For all Trump’s talk of witch hunts and show trials, impeachment proceedings against him in the US Congress have turned into one big noshow trial.
No new evidence allowed. No witnesses permitted. No documents released.
The suggestion that if they were to hear witnesses it would have to be behind closed doors, for fear of what the American public might otherwise learn, reeks of the kind of behaviour expected in Putin’s Russia or Saudi Arabia rather than the USA’s supposed beacon of democracy.
The impeachment trial has become a travesty. All parties know Trump is guilty as sin, but also expect him to be acquitted because the Republican majority in the Senate won’t convict. It’s like a white supremacist being tried for the murder of a civil rights worker and finding more than half the jury are members are in the Ku Klux Klan. Such an analogy isn’t too far from the truth in the current climate.
Yet additional evidence has leaked from the cesspit of criminality and corruption that has hallmarked Trump rule.
Evidence from the administration’s own accountability office says that Trump’s decision to withhold funds to Ukraine violated the law. The Ukrainians themselves have opened up an investigation into the illegal surveillance of the former US ambassador there, Marie Yovanovitch, believed to have been carried out by goons in the employ of Trump’s deranged lawyer, Rudy Guiliani.
One such hireling, Lev Parnas, has continued to spill the beans in the hope of a lighter sentence on fraud charges. His latest claim is that Trump knew exactly what was going on regarding bullying tactics to make Ukraine declare the opening of investigation into baseless allegations against Joe Biden and his son and a discredited conspiracy theory that it was Ukraine not Russia which interfered in the 2016 election.
Trump, of course, doesn’t know who Parnas is, despite boasting he has “one of the greatest memories of all times.” There are plenty of photos of Parnas with Trump and his odious offspring to prove otherwise, and audiotape of a conversation between them, but “I never knew him” is one of the standard responses whenever Trump minions get caught out.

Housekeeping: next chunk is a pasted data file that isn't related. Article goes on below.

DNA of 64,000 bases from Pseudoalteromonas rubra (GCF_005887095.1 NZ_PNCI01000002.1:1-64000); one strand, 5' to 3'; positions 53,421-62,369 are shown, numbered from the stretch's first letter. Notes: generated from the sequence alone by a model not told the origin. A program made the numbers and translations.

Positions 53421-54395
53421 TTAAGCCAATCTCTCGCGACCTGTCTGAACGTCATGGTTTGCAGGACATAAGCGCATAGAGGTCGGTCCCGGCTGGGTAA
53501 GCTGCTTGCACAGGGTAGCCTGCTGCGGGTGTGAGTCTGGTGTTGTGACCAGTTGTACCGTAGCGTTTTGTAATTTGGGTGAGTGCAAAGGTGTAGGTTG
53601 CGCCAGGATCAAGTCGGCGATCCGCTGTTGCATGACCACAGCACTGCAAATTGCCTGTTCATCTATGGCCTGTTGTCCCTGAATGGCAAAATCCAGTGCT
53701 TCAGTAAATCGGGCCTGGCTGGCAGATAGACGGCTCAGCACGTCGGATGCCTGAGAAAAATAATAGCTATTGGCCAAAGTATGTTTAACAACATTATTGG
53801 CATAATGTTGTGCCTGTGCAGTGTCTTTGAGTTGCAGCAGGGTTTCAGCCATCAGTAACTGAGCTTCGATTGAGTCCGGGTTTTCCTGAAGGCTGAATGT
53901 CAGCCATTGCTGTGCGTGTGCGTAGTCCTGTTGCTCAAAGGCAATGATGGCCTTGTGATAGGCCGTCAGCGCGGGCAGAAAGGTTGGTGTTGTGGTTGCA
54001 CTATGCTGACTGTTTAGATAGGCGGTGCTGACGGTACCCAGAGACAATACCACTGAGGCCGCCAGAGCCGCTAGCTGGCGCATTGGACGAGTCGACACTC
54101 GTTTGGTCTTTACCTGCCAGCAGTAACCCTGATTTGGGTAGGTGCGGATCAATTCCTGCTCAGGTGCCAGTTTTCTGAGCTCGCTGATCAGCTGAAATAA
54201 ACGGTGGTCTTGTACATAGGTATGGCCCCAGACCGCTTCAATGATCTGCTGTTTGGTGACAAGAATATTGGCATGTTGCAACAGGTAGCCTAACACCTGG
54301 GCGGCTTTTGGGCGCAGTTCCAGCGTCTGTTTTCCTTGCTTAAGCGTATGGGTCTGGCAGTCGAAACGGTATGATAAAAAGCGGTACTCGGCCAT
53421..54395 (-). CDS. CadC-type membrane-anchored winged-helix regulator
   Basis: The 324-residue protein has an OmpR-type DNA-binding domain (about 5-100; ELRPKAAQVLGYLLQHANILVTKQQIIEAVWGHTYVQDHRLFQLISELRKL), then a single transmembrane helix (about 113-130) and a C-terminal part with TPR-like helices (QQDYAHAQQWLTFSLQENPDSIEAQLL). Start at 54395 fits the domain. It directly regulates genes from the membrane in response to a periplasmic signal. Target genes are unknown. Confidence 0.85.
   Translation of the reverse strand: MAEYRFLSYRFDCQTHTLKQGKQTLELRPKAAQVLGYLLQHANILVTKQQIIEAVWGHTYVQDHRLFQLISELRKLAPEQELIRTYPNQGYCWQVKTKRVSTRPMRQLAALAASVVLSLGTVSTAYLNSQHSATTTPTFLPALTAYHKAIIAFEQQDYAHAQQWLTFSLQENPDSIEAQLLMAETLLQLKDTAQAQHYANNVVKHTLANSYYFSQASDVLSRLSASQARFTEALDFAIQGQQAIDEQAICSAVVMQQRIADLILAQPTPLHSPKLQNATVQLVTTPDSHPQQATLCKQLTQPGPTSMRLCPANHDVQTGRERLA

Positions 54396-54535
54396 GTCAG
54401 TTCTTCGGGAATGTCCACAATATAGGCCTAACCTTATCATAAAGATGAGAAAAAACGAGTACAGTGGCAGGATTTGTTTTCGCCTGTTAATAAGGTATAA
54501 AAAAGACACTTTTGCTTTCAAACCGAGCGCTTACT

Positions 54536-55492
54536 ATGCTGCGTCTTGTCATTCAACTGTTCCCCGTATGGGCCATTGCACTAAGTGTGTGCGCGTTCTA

Another argument goes that anything Parnas says can’t be trusted because he’s a crook and a liar — the assumption is made that anyone in Trump’s of close associates fits that description!
“I didn’t know him all that well” is applied to jailbirds Michael Cohen and Paul Manafort, shortly to be joined in a couple of weeks by Roger Stone. Pardons for a least two of these reprobates will probably be among Trump’s first acts should he get re-elected.
What is the prospect of Trump winning in November? What effect will his extremely unlikely impeachment have on that?
Senators trying Trump have all sworn an oath of impartiality, but nobody expects any of them to abide by it. A recent CNN poll found 51% wanting Trump impeached and removed from office, with 45% against. Whether these numbers shift significantly as the trial progresses or there’s an outcry against blatant Republican rigging attempts remains to be seen.
Despite an increase in the anti-Trump vote, Trump could still win in November. The reactionary bias of the 18th century US constitution — drawn up at the time for the benefit of the southern slave owning class — is a major roadblock to radical social change now.
In his native New York 80% of the population hate Trump’s guts (hence his recent change of residency to Florida), yet votes piling up in the big cities on the East and West coasts will count for little. The Democrats may double the three million lead Clinton got in the popular vote in 2016, but the swing states of middle America are the vital battlegrounds. They are won or lost on very narrow margins. The Democrat have yet to decide who they’ll put up against Trump, but all the likely candidates are clocking up similar poor poll ratings to the ones Trump presently enjoys.
It is difficult to see how Biden — the “safe” choice — will energise the largest section of the American electorate, namely the 45% of the adult population who didn’t turn out to vote last time. Biden will have a predictably uninspiring political programme which doesn’t provide a lot of confidence for those wanting Trump out of White House.
Elizabeth Warren or Bernie Sanders will doubtless face hysterical “red scare” tactics from the right, but with a focus on promoting universal health care policies stand a better chance of energising voters.
Hostility to socialist ideas in America is still formidable, but is weaker now than any other time since 1945. Notwithstanding, these are dangerous times given the way the Trump Presidency has emboldened the far right.